Congressman Jim Jordan, R-Urbana, delighted a packed crowd at the Winner Harvest Barn during the Logan County Republican spring rally Wednesday with a grab bag of small government rhetoric and Republican catch phrases.
“It’s important to keep things in context; we still live in the greatest country in the history of the world,” he told the crowd.
He even invoked the name of Ronald Reagan.
Unfortunately though, the congressman’s speech amounts to leftover birthday cake, sugary and sweet, but without any real substance.
The Republican Study Committee — a caucus of 176 of the most conservative members of Congress — proposed an alternative budget on the floor of Congress last week.
Calling for more Draconian spending cuts than even the mainstream Republican budget proposal, this alternative budget has zero chance of garnering widespread support. It is, however, a telling piece of work that speaks to the priorities of the RSC.
As RSC Chairman, Mr. Jordan championed the budget proposal during his speech Wednesday.
“The alternative budget we proposed would balance the budget in nine years,” said Mr. Jordan. “We protect defense, we keep the tax cuts in place and we make cuts because that’s what you have to do.”
That cake tastes good.
The reality, though, is that Mr. Jordan wants to achieve more than $9 trillion in government savings by focusing largely on 12 percent of the federal budget.
“We cut non-military, discretionary spending in half over the decade,” Mr. Jordan told me after his speech.
As far as I’m concerned, this RSC budget proposal defies the oft-used political comparison between the government’s budget and a family’s finances.
When my wife and I “tighten our belt” we do so by evaluating more than just 12 percent of what we spend. And while we’re here, I don’t think it’s a stretch to suggest that a cash-strapped middle class family also evaluates ways to increase the amount of money it takes in — something that Mr. Jordan and his peers have deemed a “non-starter.”
Mr. Jordan remains resistant to substantial cuts in military and defense spending.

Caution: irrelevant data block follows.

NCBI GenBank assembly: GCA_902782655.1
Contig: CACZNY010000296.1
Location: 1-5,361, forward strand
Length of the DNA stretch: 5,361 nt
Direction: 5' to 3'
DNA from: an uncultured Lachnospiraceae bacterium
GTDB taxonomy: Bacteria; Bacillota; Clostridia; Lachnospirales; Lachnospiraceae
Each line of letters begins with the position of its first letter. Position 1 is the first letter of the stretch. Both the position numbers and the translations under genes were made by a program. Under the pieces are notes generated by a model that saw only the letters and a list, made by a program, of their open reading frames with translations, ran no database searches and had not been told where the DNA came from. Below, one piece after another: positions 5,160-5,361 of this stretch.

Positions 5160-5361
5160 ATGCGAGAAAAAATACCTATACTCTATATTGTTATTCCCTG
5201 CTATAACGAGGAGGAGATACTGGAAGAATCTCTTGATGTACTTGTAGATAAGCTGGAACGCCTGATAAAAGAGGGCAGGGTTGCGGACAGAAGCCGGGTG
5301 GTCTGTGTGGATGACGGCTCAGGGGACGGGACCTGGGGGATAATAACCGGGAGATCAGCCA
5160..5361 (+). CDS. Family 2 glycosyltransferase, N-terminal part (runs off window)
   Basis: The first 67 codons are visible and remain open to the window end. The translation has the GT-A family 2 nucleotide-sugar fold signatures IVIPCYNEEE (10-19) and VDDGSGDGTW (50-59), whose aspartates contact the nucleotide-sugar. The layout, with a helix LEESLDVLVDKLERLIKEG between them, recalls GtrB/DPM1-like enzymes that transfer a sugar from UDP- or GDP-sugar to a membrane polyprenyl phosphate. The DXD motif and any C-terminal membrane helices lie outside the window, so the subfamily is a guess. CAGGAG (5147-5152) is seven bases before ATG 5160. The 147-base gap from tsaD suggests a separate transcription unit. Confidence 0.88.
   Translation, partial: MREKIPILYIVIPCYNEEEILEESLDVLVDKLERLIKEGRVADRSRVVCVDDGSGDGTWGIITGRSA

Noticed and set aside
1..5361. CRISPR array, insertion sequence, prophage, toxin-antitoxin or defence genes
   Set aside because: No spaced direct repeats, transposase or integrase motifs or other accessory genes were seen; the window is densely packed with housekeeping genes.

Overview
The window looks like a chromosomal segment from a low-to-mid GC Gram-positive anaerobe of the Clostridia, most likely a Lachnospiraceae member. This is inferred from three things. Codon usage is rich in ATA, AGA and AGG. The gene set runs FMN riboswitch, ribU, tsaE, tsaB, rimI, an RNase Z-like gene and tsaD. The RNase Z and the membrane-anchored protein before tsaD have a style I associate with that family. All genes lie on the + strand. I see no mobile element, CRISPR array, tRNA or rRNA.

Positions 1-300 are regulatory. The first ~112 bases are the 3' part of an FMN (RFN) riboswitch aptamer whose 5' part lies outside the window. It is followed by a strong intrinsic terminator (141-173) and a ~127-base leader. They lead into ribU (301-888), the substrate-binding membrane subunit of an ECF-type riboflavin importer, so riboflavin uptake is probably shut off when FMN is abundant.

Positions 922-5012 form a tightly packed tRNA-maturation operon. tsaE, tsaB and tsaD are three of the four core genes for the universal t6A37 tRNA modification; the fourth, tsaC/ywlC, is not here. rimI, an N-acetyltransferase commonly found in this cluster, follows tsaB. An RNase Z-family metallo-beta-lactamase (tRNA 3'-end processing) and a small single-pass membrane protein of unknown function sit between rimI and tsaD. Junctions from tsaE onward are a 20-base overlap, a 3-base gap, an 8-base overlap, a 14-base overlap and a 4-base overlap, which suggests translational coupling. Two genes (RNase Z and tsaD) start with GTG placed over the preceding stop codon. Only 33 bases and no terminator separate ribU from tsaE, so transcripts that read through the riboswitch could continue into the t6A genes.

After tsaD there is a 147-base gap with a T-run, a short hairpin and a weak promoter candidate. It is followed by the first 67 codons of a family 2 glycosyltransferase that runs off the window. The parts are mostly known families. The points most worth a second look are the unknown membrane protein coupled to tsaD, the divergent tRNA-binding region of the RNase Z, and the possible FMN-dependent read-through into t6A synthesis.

Military spending in the next budget will approach $1 trillion, or more than six times the military budget of China. In 2010, the budget for the U.S. Department of Defense alone comprised 19 percent of the federal budget.
“I’m certainly open to finding savings in areas of waste or redundancy,” said Mr. Jordan. “But one of our country’s obligations is to protect its citizens and we have to provide our troops with all they need.
“I think that’s the proper conservative position to have.”
Just how safe can I feel for $1 trillion?
Mr. Jordan also advocates defunding Planned Parenthood — the federal government’s family planning program originally enacted in 1970 as Title X of the Public Health Service Act.
“Part of our spending crisis is that taxpayer money goes towards funding abortions,” said Mr. Jordan.
Never mind the fact that federal law prohibits the use of Title X funds in programs where abortion is a method of family planning.
I’m not accusing Mr. Jordan of lying, or even of intellectual dishonesty. He simply gives his constituents what they want — a Rockwellian portrait of small-town America and simpler times.
For the record, I like Mr. Jordan personally and for more reasons than just because the four-time Ohio state wrestling champion could put me in a fireman’s carry with one arm behind his back.
Charismatic and accessible, Mr. Jordan is always more than willing to humor this enterprising young journalist.
What lacks from his platform, however, is any real degree of consistency.
Mr. Jordan, and politicians like him, couple pleas for limited government with calls for broad, sweeping legislation to ban same-sex marriage and abortion while taking a hacksaw to any and all federal programs that would aid low-income or single-parent families with a baby on the way trying to make ends meet.
They insist on limited government spending and support a military budget in excess of $1 trillion.
And they demand balanced budgets after nearly a decade of red ink and then use only 12 percent of the federal budget to arrive at those desired ends.
The hip new phrase among politicians these days is “adult conversation.”
Everyone wants to have an adult conversation regarding our nation’s finances and the role of government.
I’m just trying to give them something deeper than “Go America!”
Nate Smith is an Examiner staff writer and generally independent voter. He can be reached at email@example.com